Natural History Museum of Los Angeles

The Natural History Museum of Los Angeles County opened in Exposition Park, Los Angeles, California, the USA in 1913 as the Museum of History, Science, and Art. The moving force behind it was a museum association founded in 1910. Its distinctive main building, with fitted marble walls and domed and colonnaded rotunda is on the National Register of Historic Places.

The museum was divided in 1961 into the Los Angeles County Museum of History and Science and the Los Angeles County Museum of Art (LACMA). LACMA moved to new quarters on Wilshire Boulevard in 1965, and the Museum of History and Science was renamed the Los Angeles County Museum of Natural History. Eventually, the museum renamed itself again, becoming the Natural History Museum of Los Angeles County.

In July 2010 the museum reopened its seismically retrofitted renovated 1913 Rotunda along with the new Age of Mammals exhibition. Currently, the museum is in a new phase of development that will see its Dinosaur Hall opened in July 2011 and its history of California Under the Sun in late 2012. By that time the front of the building will be developed into 3.5 acres (14,000 m2) of teaching-learning gardens as the new North Plaza.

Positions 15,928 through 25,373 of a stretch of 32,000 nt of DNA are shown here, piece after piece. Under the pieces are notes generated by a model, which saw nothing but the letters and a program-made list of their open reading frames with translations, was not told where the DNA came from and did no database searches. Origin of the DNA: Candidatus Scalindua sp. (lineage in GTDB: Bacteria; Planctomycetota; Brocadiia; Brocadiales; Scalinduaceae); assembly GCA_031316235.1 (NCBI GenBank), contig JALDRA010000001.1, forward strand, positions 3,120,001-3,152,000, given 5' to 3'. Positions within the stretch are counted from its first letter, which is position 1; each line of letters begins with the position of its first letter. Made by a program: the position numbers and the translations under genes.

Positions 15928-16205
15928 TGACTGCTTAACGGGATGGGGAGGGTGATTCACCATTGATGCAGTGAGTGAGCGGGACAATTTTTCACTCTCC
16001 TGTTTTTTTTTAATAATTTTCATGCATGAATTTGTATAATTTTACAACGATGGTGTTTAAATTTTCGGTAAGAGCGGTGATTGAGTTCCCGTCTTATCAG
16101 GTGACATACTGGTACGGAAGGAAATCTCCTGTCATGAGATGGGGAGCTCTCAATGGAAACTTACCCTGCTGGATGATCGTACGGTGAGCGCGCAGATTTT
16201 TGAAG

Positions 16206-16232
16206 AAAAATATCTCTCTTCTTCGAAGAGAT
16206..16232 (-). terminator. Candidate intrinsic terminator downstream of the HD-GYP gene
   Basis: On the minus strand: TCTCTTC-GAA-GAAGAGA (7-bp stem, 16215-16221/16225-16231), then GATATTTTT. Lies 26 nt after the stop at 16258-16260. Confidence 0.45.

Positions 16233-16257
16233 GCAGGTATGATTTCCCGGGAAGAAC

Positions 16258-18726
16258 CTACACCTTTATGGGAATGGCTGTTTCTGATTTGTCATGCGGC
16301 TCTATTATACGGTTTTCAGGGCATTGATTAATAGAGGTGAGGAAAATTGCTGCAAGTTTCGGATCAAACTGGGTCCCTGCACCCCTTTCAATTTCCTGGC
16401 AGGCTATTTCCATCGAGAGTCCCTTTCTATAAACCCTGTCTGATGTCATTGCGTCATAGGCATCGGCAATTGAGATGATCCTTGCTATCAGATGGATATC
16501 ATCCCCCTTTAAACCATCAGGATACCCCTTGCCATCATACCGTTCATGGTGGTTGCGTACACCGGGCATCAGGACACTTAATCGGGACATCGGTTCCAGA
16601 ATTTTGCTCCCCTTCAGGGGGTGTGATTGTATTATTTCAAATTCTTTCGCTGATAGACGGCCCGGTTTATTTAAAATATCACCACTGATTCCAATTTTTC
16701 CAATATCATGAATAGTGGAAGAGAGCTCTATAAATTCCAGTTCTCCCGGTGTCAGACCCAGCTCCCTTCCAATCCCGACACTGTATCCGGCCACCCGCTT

The museum is the largest in the western United States, and its collections include nearly 35 million specimens and artifacts and cover 4.5 billion years of history.

The museum has three floors of permanent exhibits. Among the most popular museum displays are those devoted to animal habitats, dinosaurs, pre-Columbian cultures, and the Ralph M. Parsons Discovery Center and Insect Zoo.

The museum has two satellites, the Page Museum at the La Brea Tar Pits and the William S. Hart Park and Museum in Newhall, California.

The museum’s collections are strong in many fields, but the mineralogy and Pleistocene paleontology are the most esteemed, the latter thanks to the wealth of specimens collected from the famed La Brea Tar Pits. The museum has almost 30 million specimens representing marine zoology.

Over the years, the museum has built additions onto its original building. Originally dedicated when the Natural History Museum opened its doors in 1913, the Rotunda is one of the Museum’s most elegant and popular spaces. Lined with marble columns and crowned by a stained-glass dome, the room is also the home of the very first piece of public art funded by Los Angeles County, a Beaux-Arts statue by Julia Bracken Wendt entitled “Three Muses,” or History, Science and Art. This hall is among the most distinctive locales in Los Angeles and has often been used as a filming location.

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